As part of an international collaboration funded by the Economic and Social Research Council and the Australian Research Council, researchers at the IFS and the Australian National University have sought to compare the nature of private schooling in both Australia and the UK.
Observation
Robert Chote
Now that the Office for Budget Responsibility has delivered its judgement that the structural hole in the public finances is slightly larger than Alistair Darling claimed in his final Budget in March, attention turns to how George Osborne might go about filling it in his first Budget next week.
Observation
Haroon Chowdry and Luke Sibieta
The coalition government has announced ambitious plans for a new generation of schools inspired by the Swedish model of "free schools." Creating these new schools will clearly involve a capital cost. However, capital spending is likely to be significantly cut across most departments over ...
Observation
Iain Duncan Smith, the Secretary of State for Work and Pensions, today gave a little more detail on the Government's plans for welfare reform, suggesting that the benefit system needed simplifying, incentives to work strengthening, and welfare-to-work programmes reforming . But what can actually be ...
Observation
Robert Chote and Carl Emmerson
The new coalition Government has announced a £6.2 billion headline cut to public spending in the current year. Since £500 million is being recycled into additional spending or tax cuts, and the £704 million earmarked for devolved administrations does not have to be found until ...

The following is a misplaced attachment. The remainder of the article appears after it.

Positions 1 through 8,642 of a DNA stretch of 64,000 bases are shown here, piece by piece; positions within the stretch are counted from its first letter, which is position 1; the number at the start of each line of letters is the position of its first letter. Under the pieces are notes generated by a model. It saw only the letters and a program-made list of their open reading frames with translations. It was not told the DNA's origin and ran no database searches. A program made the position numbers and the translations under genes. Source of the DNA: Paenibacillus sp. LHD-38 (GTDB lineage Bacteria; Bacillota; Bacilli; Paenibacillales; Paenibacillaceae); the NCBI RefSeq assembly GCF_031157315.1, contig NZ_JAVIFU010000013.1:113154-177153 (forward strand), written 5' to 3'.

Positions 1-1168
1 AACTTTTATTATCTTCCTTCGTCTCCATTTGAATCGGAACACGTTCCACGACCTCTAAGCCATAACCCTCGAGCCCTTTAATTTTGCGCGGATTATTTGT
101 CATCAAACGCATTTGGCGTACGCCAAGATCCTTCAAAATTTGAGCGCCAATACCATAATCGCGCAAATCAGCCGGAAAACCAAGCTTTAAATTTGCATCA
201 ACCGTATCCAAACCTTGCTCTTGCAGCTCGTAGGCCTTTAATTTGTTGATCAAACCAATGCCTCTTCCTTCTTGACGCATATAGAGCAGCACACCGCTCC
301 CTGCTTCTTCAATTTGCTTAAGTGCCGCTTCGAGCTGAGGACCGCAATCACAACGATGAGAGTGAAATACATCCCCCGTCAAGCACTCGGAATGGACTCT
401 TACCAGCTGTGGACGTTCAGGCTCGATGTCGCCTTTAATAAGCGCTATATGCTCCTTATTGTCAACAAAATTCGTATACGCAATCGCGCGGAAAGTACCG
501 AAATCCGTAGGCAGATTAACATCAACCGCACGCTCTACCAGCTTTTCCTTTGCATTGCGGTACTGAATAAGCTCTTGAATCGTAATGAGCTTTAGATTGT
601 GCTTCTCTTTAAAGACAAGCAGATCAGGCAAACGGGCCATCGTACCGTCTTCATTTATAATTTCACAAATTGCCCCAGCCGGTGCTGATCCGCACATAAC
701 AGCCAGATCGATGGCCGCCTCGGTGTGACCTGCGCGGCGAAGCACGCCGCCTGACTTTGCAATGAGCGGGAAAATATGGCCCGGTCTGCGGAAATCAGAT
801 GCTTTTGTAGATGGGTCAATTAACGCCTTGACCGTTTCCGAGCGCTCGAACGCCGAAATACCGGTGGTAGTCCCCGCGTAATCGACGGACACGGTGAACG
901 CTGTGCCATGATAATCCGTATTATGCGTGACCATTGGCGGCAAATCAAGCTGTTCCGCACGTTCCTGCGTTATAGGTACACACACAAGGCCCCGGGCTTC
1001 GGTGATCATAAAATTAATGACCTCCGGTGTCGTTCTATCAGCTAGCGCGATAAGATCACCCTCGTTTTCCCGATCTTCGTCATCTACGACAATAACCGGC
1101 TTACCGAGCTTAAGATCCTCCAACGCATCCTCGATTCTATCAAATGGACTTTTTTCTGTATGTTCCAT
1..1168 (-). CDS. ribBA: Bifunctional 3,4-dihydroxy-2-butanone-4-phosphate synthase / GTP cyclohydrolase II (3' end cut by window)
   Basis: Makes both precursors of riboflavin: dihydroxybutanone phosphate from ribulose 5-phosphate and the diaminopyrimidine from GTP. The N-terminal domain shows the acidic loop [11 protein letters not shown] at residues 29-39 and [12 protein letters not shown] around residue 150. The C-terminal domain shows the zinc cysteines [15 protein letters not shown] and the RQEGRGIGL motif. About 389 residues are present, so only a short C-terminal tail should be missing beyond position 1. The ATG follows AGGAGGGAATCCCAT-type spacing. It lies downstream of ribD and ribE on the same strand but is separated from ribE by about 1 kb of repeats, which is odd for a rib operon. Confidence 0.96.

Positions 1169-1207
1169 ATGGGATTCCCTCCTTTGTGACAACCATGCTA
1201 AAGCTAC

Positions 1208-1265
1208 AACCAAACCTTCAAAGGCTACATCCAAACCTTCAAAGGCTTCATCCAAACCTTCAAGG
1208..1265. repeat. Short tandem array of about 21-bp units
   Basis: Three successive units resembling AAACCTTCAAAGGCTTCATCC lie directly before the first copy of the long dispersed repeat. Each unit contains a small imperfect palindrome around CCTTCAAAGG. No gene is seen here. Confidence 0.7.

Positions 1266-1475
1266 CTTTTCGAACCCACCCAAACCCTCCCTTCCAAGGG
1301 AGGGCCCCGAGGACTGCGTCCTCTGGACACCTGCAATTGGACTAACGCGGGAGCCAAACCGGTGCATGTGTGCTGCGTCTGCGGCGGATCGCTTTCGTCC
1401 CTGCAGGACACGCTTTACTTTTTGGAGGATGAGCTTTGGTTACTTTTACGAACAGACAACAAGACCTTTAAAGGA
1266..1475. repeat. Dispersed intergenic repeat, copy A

Observation
The Labour party is pointing to the fact that the Conservative Party and Liberal Democrats are proposing cuts to child tax credit for middle- to high-income families with children. But just what cuts are being proposed and which families would be affected? And how different is this from current ...
Observation
All the main UK political parties claim to have put the needs of families at the heart of their campaigns. The Conservative Party has also pledged to end the couple penalty for all couples in the tax credit system. How does the reality - as measured by specific pledges in their manifestos - match ...
Observation
The Conservatives have pledged in their manifesto to "increase the proportion of tax revenues accounted for by environmental taxes, ensuring that any additional revenues from new green taxes that are principally designed as an environmental measure to change behaviour are used to reduce the burden ...
Observation
Haroon Chowdry, Alastair Muriel and Luke Sibieta
On the face of it, there appears to be much agreement between the three main UK parties on education policy: they all propose the creation of new schools or academies, and all plan to introduce a 'pupil premium' that is intended to provide more funds to schools with disadvantaged pupils. On closer ...
Observation
Today's GDP figures show that the economy grew by 0.2% in the first quarter of 2010. In the election campaign much has been made of the impact of the timing of spending cuts and tax increases on the ability of the UK economy to sustain this recovery. This is an important issue, but much less ...
Observation
Sensibly, there is general agreement between the three main parties on the need to tackle the large rise in youth and long-term unemployment caused by the recession, and all parties have policies to help deal with the high number of people who are out of work and receiving disability benefits. ...